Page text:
Replace your home’s boiler with a geothermal heat pump. What is a geothermal heat pump? It’s a pump that uses air from underground to heat or cool your home. Because the temperature underground is relatively stable (about 55o year-round), it’s pulling air that is warmer in the winter/cooler in the summer, compared to the outside air.
Although they’re called heat pumps, they can also provide air conditioning and possibly hot water to your home. But perhaps the most important thing you should know is that a geothermal heat pump can eliminate the need for for fossil fuels in your home – forever. Yes, that’s right, no more oil or propane deliveries. You’re done.
Installing a geothermal heat pump may require several steps, including:
- Removing your oil tank, and air conditioning condensers.
- Removing your baseboards, if you have them. (This is for aesthetics only – it’s not necessary for the installation of a heat pump.)
- Digging a trench or drilling holes underground to install the ground loop (a series of tubes or pipes that supplies your home with hot/cold air).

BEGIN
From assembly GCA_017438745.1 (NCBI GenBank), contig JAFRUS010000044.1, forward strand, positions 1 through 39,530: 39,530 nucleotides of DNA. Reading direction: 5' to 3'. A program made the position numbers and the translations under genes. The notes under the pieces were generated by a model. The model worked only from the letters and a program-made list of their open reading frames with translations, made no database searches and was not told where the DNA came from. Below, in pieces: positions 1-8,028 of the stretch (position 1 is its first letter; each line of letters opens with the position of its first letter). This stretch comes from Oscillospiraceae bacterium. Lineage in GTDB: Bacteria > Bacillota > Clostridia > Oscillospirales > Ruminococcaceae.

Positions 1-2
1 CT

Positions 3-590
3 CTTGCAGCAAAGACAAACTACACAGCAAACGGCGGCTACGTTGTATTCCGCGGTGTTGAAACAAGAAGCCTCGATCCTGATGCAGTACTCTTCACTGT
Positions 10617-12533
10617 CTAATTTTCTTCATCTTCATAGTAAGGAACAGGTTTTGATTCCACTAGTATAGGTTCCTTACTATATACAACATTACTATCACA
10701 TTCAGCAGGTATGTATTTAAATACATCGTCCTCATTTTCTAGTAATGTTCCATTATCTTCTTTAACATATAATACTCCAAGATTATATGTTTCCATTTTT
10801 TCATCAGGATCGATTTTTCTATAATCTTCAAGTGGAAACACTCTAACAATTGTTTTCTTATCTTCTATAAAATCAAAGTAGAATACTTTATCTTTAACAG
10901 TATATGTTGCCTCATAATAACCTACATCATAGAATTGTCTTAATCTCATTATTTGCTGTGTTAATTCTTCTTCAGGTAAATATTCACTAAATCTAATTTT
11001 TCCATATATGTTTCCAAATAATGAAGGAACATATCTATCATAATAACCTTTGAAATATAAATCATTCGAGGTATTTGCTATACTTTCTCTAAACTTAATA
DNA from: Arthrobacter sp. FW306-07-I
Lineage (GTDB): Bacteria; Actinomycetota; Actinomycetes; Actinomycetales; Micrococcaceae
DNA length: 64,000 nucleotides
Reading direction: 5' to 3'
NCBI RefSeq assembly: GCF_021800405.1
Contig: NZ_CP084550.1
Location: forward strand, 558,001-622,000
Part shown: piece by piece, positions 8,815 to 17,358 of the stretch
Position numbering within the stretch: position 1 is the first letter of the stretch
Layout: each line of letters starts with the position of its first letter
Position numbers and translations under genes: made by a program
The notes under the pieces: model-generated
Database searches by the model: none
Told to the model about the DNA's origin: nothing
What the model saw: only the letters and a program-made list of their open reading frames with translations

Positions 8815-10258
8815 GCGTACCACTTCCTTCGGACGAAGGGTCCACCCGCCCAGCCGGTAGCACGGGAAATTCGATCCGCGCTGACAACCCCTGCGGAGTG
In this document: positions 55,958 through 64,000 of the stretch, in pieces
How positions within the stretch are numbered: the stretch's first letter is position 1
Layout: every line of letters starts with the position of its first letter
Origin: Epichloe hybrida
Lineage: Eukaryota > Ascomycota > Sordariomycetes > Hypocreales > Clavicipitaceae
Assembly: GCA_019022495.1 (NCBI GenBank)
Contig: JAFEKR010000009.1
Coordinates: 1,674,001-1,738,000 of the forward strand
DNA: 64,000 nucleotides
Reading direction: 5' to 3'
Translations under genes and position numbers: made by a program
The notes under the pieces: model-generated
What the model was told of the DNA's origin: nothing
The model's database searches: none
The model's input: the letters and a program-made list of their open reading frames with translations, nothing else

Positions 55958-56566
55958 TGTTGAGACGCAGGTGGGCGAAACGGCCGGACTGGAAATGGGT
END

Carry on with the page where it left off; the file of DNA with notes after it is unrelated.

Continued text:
- Enlarging your ductwork so it can properly handle the velocity of the air blown into your home, if necessary.
Given all the potential steps involved, it’s typically easier to make the switch when you’re renovating your home, but it can be done at any time.
Sounds expensive, right? Depending on the size of your home, it can range in cost from $20,000 to about $50,000. But thanks to New York State and various local utility companies, you can apply for a variety of rebates to reduce the cost of equipment and installation. If you feel overwhelmed, Singer says his team and the folks at Dandelion Energy can help you determine what rebates are best for your specific situation.